Applying a thin layer of liquid screed is a standard floor construction practice. When poured over the concrete base, this layer acts as the subfloor, which reinforces the structural integrity of the floor and, at the same time, makes the surface smooth and even. Liquid screed is similar to a concrete mix using aggregates, sand, and cement. The primary difference is that screed contains smaller particles and has a flowing consistency.
Two types of screed application
Liquid screed may be applied using two methods:
- Unbonded application. In this type of application, you put a layer of plastic before pouring liquid screed. The purpose of adding a layer of plastic is to prevent moisture from seeping into the flooring. Another reason for adding plastic sheets is to prevent the screed from settling. However, this method may be prone to curling. To avoid this problem, you need to apply a thicker layer of screed.
- Bonded screed application. In contrast with an unbonded application, a bonded application means you are directly pouring the liquid screed over the base layer. Many people prefer this method because the resulting surface does not curl or crack. But the bonded application is only ideal for thin screed layers. If the application reaches a thickness of two inches or more, it will not bond well to the base.
Because of the pros and cons of each method of applying screed, you need to ensure that you choose the right technique to ensure optimum floor performance.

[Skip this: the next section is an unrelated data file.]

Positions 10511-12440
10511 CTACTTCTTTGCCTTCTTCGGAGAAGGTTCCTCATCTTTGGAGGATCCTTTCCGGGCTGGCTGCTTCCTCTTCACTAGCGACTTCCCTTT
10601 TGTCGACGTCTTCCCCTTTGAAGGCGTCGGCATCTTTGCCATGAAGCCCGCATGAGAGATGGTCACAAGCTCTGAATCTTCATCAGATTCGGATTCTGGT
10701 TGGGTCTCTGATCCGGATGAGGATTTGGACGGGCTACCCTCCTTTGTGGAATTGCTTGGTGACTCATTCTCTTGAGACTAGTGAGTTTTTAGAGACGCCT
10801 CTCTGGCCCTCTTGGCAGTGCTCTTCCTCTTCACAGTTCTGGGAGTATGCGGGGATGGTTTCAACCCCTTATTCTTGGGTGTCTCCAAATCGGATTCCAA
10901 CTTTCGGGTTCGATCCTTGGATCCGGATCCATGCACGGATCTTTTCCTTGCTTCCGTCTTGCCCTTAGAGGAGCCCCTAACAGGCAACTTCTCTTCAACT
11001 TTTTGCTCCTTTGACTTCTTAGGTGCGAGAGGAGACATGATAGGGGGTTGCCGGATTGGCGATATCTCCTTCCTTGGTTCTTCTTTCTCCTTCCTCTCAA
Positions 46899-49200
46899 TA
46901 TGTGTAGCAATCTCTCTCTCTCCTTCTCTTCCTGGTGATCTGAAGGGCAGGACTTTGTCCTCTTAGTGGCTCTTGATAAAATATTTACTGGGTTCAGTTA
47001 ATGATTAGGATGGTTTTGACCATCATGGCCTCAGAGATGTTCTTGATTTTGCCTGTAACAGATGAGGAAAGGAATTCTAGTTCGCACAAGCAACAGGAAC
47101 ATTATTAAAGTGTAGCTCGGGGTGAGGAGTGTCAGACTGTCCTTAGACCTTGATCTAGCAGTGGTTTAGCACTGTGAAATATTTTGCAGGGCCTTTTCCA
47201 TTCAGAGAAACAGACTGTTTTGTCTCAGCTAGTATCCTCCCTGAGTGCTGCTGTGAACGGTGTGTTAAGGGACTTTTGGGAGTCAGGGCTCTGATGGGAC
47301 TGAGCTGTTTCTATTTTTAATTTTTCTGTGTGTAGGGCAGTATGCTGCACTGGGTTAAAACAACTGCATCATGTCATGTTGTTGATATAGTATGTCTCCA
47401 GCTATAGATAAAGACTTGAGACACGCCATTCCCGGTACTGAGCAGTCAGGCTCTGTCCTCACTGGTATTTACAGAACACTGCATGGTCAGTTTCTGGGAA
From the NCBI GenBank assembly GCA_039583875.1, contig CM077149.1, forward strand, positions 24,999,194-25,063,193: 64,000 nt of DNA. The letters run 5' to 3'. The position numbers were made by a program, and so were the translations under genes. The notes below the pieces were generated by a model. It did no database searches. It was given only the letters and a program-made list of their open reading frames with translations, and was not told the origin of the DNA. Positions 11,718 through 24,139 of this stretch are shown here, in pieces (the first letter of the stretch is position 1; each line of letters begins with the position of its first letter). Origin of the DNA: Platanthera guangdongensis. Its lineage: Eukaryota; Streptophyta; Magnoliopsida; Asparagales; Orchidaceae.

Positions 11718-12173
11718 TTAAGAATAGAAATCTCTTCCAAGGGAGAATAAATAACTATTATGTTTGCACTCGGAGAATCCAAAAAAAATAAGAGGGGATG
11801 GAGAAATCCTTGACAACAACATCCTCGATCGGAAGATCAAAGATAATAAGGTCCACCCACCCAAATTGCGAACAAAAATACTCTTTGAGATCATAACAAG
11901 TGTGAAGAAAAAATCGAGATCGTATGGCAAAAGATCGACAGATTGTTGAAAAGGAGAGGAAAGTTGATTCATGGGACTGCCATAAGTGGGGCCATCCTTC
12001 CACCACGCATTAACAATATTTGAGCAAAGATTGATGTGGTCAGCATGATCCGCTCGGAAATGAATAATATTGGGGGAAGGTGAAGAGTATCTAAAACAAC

Mistakes to avoid in liquid screed application
Similar to any step in construction, there are dos and don’ts to applying liquid screed. Expert screed contractors like liquidscreed.co.uk understand the importance of avoiding these common mistakes.
- Incorrect space measurement. Subfloors may have uneven areas and slopes, which could affect the amount of screed required. It would be best if you made sure that all areas of the floor are correctly measured so that the contractor can estimate the correct screed amount. In line with this, always consider features such as doors.
- Not enough screed ordered. If you ordered less screed than required for the project, reordering would cost a lot more. It is critical to order the right amount so that you will not experience any delays in completing the project or incur additional costs.
- Incorrectly choosing the liquid screed specification. Product specification varies depending on the flooring material. The traffic conditions on the floor will also matter when choosing screed specifications.
- Not preparing the surface before application. Installation may fail if the screed does not bond properly to the sub-layer. Contaminants may also compromise the integrity of the flooring; hence it is essential that before pouring the liquid screed, the subfloor does not have laitance, dirt, or traces of curing chemicals.
In conclusion, the process of applying liquid screed depends significantly on the preparation of the concrete base. By keeping in mind the best practices of applying screed, you can prevent all known problems and issues which could arise. It is also critical to work closely with the contractor and screed supplier for smoother project completion.